The eldest son of South Korea’s former President Chun Doo-hwan obtained an offshore company in the Caribbean in 2004 amid a tax evasion probe into his younger brother’s alleged involvement with their father’s bribery-fed slush fund.
Prosecutors are aggressively seeking the ex-president’s hidden assets in the face of an approaching statute of limitations deadline for his unpaid fine of 167.2 billion won ($149.3 million).
Chun Jae-kook, the oldest child of the former military strongman, became a director and shareholder of a secret company in the British Virgin Islands with the help of a law firm and an offshore services provider in Singapore, according to records obtained by the International Consortium of Investigative Journalists (ICIJ) and reviewed by the Korea Center for Investigative Journalism (KCIJ), also known as Newstapa.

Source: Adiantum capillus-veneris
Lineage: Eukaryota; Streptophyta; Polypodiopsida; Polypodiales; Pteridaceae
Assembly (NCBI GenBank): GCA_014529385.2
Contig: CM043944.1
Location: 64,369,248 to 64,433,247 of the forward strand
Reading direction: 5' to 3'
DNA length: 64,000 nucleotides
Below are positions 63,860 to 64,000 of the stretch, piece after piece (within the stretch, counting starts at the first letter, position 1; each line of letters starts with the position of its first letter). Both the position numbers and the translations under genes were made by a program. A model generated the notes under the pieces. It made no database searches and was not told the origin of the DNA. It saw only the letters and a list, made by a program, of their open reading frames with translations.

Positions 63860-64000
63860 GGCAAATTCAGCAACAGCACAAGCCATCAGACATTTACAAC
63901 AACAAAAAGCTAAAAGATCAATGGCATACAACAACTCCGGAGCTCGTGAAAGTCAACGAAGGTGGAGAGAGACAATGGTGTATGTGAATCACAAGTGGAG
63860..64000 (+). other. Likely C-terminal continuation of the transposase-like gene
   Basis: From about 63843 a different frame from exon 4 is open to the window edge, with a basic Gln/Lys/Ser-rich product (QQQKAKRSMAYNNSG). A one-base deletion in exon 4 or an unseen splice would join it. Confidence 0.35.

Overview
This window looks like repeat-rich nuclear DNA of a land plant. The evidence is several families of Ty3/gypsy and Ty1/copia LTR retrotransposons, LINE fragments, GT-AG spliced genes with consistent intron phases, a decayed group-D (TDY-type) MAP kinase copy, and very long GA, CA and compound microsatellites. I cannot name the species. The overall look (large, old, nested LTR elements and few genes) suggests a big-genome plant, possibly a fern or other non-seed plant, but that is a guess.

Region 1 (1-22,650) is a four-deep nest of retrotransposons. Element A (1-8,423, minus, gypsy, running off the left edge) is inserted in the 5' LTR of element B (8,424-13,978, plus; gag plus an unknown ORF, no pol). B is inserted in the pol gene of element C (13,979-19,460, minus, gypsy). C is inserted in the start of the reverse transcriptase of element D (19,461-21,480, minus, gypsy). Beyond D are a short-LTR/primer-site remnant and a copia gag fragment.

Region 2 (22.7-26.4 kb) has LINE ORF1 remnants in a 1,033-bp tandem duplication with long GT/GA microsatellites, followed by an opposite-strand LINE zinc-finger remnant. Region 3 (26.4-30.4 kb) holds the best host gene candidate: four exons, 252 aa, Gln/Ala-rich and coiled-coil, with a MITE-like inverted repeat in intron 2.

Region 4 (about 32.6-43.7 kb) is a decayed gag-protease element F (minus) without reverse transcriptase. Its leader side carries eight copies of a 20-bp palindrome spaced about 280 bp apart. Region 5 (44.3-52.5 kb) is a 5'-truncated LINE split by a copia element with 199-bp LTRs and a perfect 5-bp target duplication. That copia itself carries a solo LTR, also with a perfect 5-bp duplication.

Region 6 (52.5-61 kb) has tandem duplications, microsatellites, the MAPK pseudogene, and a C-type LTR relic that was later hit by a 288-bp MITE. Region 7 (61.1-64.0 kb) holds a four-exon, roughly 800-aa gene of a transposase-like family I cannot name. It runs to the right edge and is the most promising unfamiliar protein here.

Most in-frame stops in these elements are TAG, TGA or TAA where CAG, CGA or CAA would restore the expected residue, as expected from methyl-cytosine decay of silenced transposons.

Chun Jae-kook, CEO of the country’s major publishing house, Sigongsa, did not respond directly to requests for comment for this story.
He released a statement saying that his offshore company had nothing to do with his father and that it was not created for evading taxes or concealing assets. He explained that his involvement in offshore came about as he moved the money he had for studying and living in the United States to Singapore when he returned to South Korea in 1989.
“I have never taken assets out of the country, and am currently holding no assets abroad,” he said.
Dictator’s Ill-gotten Wealth
Chun Jae-kook’s 2004 acquisition of the offshore company came months after his younger brother, Chun Jae-yong, was arrested on charges of evading taxes on 16.7 billion won, money that the younger Chun said he inherited from his maternal grandfather.
A court ruled that at least 7.3 billion won of the money came from his father’s slush fund.